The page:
Generally, for musicals, the progression is from stage to film. There are very few musicals which were originally created for the big screen and fewer still have been adapted from film to the stage. Now, you will never hear me favour film over stage, but musicals take on a whole new, more spectacular life with the movie version – think West Side Story, South Pacific, Showboat, Les Mis – the list is almost endless. I’m not saying better, I’m saying bigger, more spectacular. So is the danger of adapting a film for the stage fraught with danger? Will it lack the scale? Will it compare favourably with the original? We were to find out soon enough with Footloose – The Musical.
Footloose first saw the light of day as a 1984 film starring a youthful Kevin Bacon as the high-spirited lad up-rooted from his home in Chicago and dumped in dreary Bomont, a small town in West Virginia where dancing has been banned by the town’s preacher following the death of four local teenagers who crashed their car while returning from a dance. One wonders if they had been on their way back from a restaurant whether eating would have been banned. But I digress.
So young Ren, played by Luke Baker, a fairly good substitute for Kevin Bacon, makes it his mission to ruffle a few feathers, to make the preacher see the error of his bigoted ways and get dancing reinstated on the social calendar. In the process there is a lot of loud singing and dancing from the exuberant young cast. This was a real ensemble piece with all the company playing several musical instruments with only the drummer, who spent the evening locked in a cage perched high on an eerie, having no lines. Mr Bacon has stated that in the film he had a stunt double, a dance double and two gymnastics doubles. Luke Baker did all his jumping, dancing and back-flips unaided and very athletically too.
Anybody going specifically to see Gareth Gates might have felt a little short-changed because this was not Mr Gates’ show and this was not, by any means, the performance we might have expected. Oh no, not by a long chalk. This was a broad comedy Gareth Gates and, what is more, a goofy comedy Gareth Gates – and there was me thinking his talents lay in singing. After a lot of goofiness he only had one song in the show which, although nicely done, must have disappointed his fans. But no doubt all was forgiven when he had his shirt ripped from his muscular, shiny torso revealing, if not the full monty, then at least a good deal of it. For many ladies in the audience this seemed to be the high spot of the evening, that and a lot of crotch clutching.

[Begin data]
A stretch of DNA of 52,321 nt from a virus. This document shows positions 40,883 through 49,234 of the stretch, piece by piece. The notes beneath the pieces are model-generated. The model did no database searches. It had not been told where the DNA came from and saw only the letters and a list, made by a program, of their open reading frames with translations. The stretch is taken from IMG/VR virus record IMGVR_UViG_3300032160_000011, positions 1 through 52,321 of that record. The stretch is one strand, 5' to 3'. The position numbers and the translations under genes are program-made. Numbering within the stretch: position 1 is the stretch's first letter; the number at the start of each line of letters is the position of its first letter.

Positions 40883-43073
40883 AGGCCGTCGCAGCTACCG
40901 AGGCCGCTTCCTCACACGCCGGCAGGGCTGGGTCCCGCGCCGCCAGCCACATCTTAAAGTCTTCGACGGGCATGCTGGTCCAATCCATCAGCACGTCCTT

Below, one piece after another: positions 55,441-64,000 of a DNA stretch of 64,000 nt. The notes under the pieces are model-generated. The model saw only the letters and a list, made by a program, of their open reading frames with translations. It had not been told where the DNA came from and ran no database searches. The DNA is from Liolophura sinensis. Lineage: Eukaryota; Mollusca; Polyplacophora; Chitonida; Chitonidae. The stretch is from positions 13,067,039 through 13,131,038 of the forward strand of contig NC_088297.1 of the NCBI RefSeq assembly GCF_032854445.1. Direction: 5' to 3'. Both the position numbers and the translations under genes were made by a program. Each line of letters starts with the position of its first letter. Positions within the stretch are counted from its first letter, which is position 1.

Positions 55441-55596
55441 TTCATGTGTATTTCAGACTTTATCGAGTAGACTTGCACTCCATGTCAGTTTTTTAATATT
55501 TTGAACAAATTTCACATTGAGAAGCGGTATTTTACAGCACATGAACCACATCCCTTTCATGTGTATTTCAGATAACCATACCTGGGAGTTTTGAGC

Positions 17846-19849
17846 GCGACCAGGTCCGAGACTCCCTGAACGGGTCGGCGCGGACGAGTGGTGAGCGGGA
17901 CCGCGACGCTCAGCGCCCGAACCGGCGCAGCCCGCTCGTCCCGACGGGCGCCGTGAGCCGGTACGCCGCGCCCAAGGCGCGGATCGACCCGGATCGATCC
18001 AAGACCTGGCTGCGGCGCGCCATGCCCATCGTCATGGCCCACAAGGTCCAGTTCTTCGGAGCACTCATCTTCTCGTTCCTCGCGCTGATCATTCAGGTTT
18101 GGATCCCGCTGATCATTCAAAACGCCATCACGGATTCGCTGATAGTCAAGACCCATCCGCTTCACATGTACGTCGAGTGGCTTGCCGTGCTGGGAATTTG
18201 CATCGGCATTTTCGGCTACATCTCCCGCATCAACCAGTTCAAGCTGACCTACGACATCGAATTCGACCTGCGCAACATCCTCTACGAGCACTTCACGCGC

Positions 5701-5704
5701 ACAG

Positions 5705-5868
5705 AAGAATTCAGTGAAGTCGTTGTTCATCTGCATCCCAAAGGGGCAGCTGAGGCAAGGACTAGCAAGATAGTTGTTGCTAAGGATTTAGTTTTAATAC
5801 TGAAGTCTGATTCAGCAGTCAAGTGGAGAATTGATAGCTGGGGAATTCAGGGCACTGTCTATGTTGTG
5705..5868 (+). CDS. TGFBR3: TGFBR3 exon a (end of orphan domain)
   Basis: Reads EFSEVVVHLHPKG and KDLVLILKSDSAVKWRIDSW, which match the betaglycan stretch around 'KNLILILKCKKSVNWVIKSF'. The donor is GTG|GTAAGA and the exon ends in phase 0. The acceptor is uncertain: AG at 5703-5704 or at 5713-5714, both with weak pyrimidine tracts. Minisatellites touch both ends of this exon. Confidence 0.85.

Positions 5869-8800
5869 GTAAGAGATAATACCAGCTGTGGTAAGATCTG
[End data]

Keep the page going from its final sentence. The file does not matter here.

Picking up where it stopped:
The other name above the title, Maureen Nolan as Mrs Preacher, didn’t fare much better as far as songs were concerned – although she did mange to keep her shirt on. She was by far the most professional and composed performer on stage and was sadly under-used. Visually the show worked a treat with the ever-changing, multi-function, complex set by Sara Perks always providing a colourful setting for the action. With that in mind, it was a bit surprising that the opening number took place in front of a front cloth making it much less oomphy than perhaps it could or should have been.
It would be a mistake to take this too seriously and be too critical. It was loud and brash and the audience loved it so who am I to be all snobbish about it? However, there were a couple of things that struck me as a bit odd – apart from the Gareth Gates’ funny bits, that is. It seemed a bit strange to me that a Southern preacher man who made dancing and having a good time illegal in his parish was quite happy to have his daughter, and all her friends, flounce around wearing skimpy denim shorts and rather tarty, off-the-shoulder frilly white blouses. It also struck me as peculiar that for a show that has been around for so long, not one hit song has emanated from it. But hey, what do I know? As I said, the audience loved it and that surely is the definition of a good show – isn’t it? ★★★☆☆ Michael Hasted 12th September 2016